You should know that the law firm is letting you off easy here. Statutory damages for a wrongful purchase or sale of counterfeit goods in violation of copyright law range from $750 to up to $150,000 for each item. If your infringement is deemed accidental, the court can award damages no greater than $35,000 for each work, but if you are found to have engaged in willful copyright infringement, the Court can assess punitive damages against you of up to $150,000 for each DVD that you wrongly bought or sold. Further, the copyright law allows the court to grant attorneys fees to the copyright owner to compensate the copyright owner for the fees and expenses incurred in protecting his intellectual property rights. A settlement of less than $1000 can be viewed as a bargain compared to the liability you probably would face if plaintiff was forced to litigate the case in a federal court.

There really are only two possible defenses that you could assert in a court case--(1) that you didn't buy or sell the goods (but you admit that you did so this won't fly here, or (2) the goods were in fact authentic (but they clearly were not authentic, so this also won't fly here). Thus, you have no real defense other than the rather lame assertion that you didn't know the goods were counterfeit. You didn't know because you didn't take steps to assure that the goods were authentic. Ignorance and/or willful indifference to your legal obligations is no excuse.

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2 comments

Asker

Posted

The problem I have with your response is that ebay creates a different selling environment in that I purchased this set as used and sold it as used so my understanding would be that if the item is authentic, which I had no reason to think it wasn't, that Zumba got their money from the first person that bought the item, right? How is all of this affected by it being used??? I guess I didn't spell it out that I bought and sold this as USED but I did. Also, on ebay when there is an auction format the whole idea is to try to get an item for as little as you can and bid accordingly, making the authenticity test you mentioned where a "substantial discount" being an indication of it being fake not applying as neatly. Sellers across the board can start the auction at 99 cents whether the item is authentic or not. so is Ebay supposed to also be responsible for how people post the items even if they are used?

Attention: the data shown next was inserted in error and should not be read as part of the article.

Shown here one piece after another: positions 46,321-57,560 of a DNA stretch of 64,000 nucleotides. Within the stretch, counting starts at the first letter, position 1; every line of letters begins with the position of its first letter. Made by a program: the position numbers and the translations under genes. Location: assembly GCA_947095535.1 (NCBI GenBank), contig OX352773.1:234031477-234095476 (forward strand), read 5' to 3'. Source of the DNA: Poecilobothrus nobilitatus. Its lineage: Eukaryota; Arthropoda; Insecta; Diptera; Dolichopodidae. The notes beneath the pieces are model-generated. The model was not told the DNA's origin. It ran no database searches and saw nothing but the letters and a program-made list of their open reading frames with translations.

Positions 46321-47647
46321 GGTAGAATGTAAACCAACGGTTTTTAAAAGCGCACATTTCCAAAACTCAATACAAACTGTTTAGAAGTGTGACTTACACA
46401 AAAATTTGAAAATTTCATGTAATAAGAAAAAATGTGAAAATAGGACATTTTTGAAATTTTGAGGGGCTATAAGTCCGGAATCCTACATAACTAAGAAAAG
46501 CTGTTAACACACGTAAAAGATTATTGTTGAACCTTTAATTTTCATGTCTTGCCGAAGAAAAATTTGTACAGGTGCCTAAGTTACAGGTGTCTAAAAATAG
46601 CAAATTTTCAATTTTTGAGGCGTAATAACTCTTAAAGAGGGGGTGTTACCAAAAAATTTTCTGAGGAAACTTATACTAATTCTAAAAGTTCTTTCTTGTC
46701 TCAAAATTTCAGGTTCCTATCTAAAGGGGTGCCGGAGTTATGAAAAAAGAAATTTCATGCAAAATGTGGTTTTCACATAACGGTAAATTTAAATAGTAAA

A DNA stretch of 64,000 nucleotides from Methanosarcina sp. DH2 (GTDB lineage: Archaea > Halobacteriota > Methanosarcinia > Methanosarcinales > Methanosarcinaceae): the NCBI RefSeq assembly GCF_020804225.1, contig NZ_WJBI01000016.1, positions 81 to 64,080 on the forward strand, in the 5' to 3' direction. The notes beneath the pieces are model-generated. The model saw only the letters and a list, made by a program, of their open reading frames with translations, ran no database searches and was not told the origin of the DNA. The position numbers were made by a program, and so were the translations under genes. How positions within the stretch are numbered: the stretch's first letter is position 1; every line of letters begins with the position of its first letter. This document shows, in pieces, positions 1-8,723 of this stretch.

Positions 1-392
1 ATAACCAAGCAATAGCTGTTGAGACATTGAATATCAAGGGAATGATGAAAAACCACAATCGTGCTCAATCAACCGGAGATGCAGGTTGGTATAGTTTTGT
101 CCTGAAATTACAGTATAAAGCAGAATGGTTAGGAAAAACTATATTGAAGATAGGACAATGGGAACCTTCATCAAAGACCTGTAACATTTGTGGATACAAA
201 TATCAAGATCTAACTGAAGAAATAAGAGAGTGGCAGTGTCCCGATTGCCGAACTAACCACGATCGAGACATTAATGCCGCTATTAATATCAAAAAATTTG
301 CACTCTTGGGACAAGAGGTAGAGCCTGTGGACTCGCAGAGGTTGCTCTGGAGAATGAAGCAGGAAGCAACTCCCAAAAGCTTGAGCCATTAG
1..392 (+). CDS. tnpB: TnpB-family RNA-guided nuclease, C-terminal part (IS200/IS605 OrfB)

Maurice N Ross

Maurice N Ross

Posted

You are misinformed if you believe that it is ok to buy and sell used counterfeit goods. It is illegal to buy or sell counterfeit goods whether or not they are used. Ebay's terms of service clearly put consumers on notice that they required to take steps to avoid dealing in counterfeit goods. Further, E-bay uses both an auction and buy now format. As to the auction format, if you get a price that is too good to be true, you should be very suspicious. While consumers sometimes save some money during the auction process, usually the price paid for authentic goods via auction does not reflect the kind of deep discount that should be a red flag. Whether via auction, buy now, or any other sales format, if the price is too good to be true you should take extra care to assure that the goods are authentic. Finally, E-bay makes it clear in its terms of use that it has no responsibility to assure that the items posted on E-bay are authentic, nor does E-bay have any duty to protect you in the event the items are not authentic. If you want to sell or buy goods on E-bay, then you have the duty to assure authenticity of the goods, and if it turns out the goods are not authentic, you can be held liable for infringement. No offense, but this is entirely your responsibility because you assumed this risk when you tried to get good deals on e-bay.